by Henri Charriere


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Product Details

ISBN-13: 9780061120664
Publisher: HarperCollins Publishers
Publication date: 08/01/2006
Series: P.S. Series
Pages: 576
Sales rank: 25,245
Product dimensions: 5.31(w) x 8.00(h) x 0.92(d)

About the Author

Born in 1906, and imprisoned in 1931, Henri Charrière finally escaped in 1945 to Venuzuela, where he married, settled in Caracas, and opened a restaurant. He died in 1973.

Read an Excerpt

First Notebook

The Descent
Into Hell

The Assizes

It was a knockoutblow — a punch so overwhelming that I didn't get back on my feet for fourteen years. And to deliver a blow like that, they went to a lot of trouble.

It was the twenty-sixth of October, 1931. At eight o'clock in the morning they let me out of the cell I'd been occupying in the Conciergerie for a year. I was freshly shaved and carefully dressed. My suit was from a good tailor and gave me an air of elegance. A white shirt and pale-blue bow tie added the final touches.

I was twenty-five but looked twenty. The police were a little awed by my gentlemanly appearance and treated me with courtesy. They had even taken off my handcuffs. All six of us, the five policemen and I, were seated on two benches in a bare anteroom of the Palais de justice de Ia Seine in Paris. The doors facing us led to the courtroom. Outside the weather was gray.

I was about to be tried for murder. My lawyer, Raymond Hubert, came over to greet me. "They have no real proof," he said. "I'm confident we'll be acquitted." I smiled at that we. He wasn't the defendant. I was. And if anybody went to jail, it wouldn't be him.

A guard appeared and motioned us in. The double doors swung wide and, flanked by four policemen and a sergeant, I entered the enormous room. To soften me up for the blow, everything was blood red: the rugs, the draperies over the big windows, even the robes of the judges who would soon sit in judgment over me.

"Gentlemen, the court!"

From a door on the right six men filed in, one after the other: the President, thenthe five magistrates, their caps on their heads. The President stopped in front of the middle chair, the magistrates took their places on either side.

An impressive silence filled the room. Everyone remained standing, myself included. Then the Bench sat down and the rest of us followed suit.

The President was a chubby man with pink cheeks and a cold eye. His name was Bevin. He looked at me without a trace of emotion. Later on, he would conduct the proceedings with strict impartiality, and his attitude would lead everyone to understand that, as a career judge, he wasn't entirely convinced of the sincerity of either the witnesses or the police. No, he would take no responsibility for the blow; he would only announce the verdict.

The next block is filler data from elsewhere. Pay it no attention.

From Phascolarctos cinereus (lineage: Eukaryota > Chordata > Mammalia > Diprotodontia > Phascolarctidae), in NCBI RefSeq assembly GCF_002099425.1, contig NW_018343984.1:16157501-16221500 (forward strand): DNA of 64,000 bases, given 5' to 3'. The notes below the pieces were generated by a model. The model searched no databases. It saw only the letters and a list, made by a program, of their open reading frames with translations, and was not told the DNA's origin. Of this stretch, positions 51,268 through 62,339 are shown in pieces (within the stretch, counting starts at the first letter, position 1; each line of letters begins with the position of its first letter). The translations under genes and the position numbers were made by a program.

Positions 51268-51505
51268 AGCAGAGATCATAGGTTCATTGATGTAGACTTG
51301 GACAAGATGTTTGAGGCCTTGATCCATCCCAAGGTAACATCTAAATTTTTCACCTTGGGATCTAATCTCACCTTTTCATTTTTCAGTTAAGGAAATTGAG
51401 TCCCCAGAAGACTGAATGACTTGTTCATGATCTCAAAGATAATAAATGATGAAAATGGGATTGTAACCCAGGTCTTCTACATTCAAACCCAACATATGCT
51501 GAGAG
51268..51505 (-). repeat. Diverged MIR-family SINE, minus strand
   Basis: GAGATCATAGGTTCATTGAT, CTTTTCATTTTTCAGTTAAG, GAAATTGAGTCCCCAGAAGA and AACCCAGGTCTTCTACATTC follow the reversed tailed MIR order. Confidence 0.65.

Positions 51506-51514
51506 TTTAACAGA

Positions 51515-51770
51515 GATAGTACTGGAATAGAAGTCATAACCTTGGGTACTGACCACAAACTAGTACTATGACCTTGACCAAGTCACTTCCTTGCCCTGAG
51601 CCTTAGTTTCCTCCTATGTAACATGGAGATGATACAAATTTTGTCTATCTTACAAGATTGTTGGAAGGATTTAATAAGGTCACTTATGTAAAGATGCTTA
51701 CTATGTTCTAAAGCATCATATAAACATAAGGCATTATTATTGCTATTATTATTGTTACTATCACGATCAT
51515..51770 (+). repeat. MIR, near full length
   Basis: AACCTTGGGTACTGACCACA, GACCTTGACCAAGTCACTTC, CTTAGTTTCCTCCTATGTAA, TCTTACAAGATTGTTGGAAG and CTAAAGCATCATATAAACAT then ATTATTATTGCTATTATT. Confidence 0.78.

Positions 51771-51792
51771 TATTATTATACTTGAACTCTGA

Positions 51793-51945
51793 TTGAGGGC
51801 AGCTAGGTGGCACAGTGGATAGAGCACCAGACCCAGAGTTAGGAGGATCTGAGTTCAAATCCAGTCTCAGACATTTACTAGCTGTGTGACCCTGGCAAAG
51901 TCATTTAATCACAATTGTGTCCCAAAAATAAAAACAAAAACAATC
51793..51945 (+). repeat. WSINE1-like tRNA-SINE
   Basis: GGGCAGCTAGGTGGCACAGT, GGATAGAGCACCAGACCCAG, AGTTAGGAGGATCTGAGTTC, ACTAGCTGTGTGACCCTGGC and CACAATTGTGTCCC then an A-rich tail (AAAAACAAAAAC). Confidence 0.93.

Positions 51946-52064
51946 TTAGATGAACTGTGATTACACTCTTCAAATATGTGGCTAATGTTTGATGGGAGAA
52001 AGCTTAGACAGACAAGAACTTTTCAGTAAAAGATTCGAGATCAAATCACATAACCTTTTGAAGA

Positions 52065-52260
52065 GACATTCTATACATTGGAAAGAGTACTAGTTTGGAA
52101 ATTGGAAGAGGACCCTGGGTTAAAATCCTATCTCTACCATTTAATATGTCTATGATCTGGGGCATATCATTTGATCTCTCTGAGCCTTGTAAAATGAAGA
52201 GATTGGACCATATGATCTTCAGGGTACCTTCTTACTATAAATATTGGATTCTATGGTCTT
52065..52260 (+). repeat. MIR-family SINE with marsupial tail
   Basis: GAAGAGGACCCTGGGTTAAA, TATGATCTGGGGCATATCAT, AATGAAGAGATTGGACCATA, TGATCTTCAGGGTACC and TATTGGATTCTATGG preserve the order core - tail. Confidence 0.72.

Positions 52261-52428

The prosecutor was Magistrate Pradel. He had the grim reputation of being the "number one" supplier to the guillotine and to the domestic and colonial prisons as well.

Pradel was the personification of public vengeance: the official accuser, without a shred of humanity. He represented law and justice, and he would do everything in his power to bend them to his will. His vulture's eyes gazed intently down at me-down because he sat above me, and down also because of his great height. He was at least six foot three-and he carried it with arrogance. He kept on his red cloak but placed his cap in front of him and braced himself with hands as big as paddles. A gold band indicated he was married, and on his little finger he wore a ring made from a highly polished horseshoe nail.

Leaning forward a little, the better to dominate me, he seemed to be saying, "Look, my fun-loving friend, if you think you can get away from me, you're much mistaken. You don't know it, but my hands are really talons and they're about to tear you to pieces. And if I'm feared by the lawyers, it's because I never allow my prey to escape.

"It's none of my business whether you're guilty or innocent; my job is to use everything that's available against you: your bohemian life in Montmartre, the testimony extorted from the witnesses by the police, the testimony of the police themselves. With the disgusting swill the investigator has collected, I must make you seem so repulsive that the jury will cast you out of the society of men."